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Consumers warned to cut back on mackerel

For 2013, the International Council for the Exploration of the Sea (ICES) has recommendated a maximum catch of 542,000 tonnes.

THE Marine Conservation Society’s decision to remove mackerel from the list of fish recommended as ‘suitable to eat’ could be hugely damaging to the pelagic fleet, according to northern isles MP Alistair Carmichael.

Describing the move as “premature”, he said it came as no surprise after Iceland and Faroe unilaterally increased their mackerel quotas over the past three years, sparking an international row.

The MCS has taken the step in response to the serious overfishing of the stock, which has come as a result.

Scientists recommend one third of the stock of around 1.5 million tonnes of mackerel in the north east Atlantic could be safely caught, but the current stand off looks set to see almost half the stock being taken.

Norway and the EU accuse the Scandinavian island states of tearing up long standing international agreements, while Iceland and Faroe claim the species now spends more time in their national waters after changes in migrating patterns.

Mackerel is the most valuable fish for the Scottish fishing industry, and seven of more than 20 large trawlers chasing the fish are based in Shetland.

In the absence of an international agreement, the EU and Norway last week agreed a 15 per cent quota cut for 2013 to just below 500,000 tonnes, or 90 per cent of the scientific recommendation.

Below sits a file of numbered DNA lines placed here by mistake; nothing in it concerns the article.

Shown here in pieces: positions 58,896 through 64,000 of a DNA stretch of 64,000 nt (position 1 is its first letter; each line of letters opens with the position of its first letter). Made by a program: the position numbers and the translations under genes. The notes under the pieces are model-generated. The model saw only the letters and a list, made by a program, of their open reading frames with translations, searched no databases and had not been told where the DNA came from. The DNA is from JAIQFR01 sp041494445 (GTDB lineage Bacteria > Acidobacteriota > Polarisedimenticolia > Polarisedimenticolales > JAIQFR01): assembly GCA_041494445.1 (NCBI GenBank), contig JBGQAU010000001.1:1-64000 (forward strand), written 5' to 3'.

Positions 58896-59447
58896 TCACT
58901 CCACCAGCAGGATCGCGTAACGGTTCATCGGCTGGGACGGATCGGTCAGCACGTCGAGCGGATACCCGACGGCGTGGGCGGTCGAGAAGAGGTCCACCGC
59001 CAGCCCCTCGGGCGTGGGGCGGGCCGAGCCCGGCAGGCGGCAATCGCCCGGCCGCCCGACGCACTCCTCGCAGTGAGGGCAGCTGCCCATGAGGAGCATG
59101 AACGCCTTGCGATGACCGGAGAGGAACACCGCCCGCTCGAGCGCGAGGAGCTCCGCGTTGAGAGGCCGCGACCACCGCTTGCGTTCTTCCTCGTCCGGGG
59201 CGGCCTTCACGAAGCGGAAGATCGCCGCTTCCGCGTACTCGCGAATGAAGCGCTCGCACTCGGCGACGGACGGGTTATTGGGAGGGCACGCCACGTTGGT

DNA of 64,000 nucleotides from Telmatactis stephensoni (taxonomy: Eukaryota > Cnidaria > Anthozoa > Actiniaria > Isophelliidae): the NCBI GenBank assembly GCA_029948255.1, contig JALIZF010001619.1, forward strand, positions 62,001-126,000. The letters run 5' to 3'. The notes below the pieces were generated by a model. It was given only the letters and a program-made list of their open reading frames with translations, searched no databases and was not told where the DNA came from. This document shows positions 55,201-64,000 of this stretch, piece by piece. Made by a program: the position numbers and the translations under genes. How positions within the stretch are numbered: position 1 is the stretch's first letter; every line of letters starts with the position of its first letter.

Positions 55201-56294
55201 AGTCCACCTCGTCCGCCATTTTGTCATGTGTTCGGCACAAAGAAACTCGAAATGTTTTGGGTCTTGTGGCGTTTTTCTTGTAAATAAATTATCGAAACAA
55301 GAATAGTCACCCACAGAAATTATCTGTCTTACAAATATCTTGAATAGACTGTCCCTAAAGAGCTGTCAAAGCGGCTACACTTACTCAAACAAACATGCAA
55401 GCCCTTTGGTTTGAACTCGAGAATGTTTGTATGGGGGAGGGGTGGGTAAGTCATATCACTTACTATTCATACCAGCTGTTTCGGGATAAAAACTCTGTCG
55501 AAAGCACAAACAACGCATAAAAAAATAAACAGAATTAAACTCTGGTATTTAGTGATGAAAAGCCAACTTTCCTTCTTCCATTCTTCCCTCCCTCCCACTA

With Iceland and Faroe expected to grant its fleets allocations in the region of 200,000 tonnes, mackerel will again be overfished in 2013.

The MCS has already removed its hard win eco-label from the fishery, and has now taken the next step of advising people to only eat mackerel “occasionally” as it was not sustainably fished.

Carmichael said on Tuesday the row could have a serious impact on the whole pelagic fleet.

“I believe that the MCS is premature in taking this step but I am not particularly surprised that they have done it. The fishing industry in this country has been warning Iceland and the Faroese that their catches are too large since 2009.

“If they do not now act then eventually stock levels will become critical and the fishing industry as a whole will suffer enormously in the eyes of the public. That would be unfair, in my view, but it is the reality of the situation.

“This decision by the MCS should be a wake-up call for them. It is time to stop the grandstanding and to get back to the negotiating table.”

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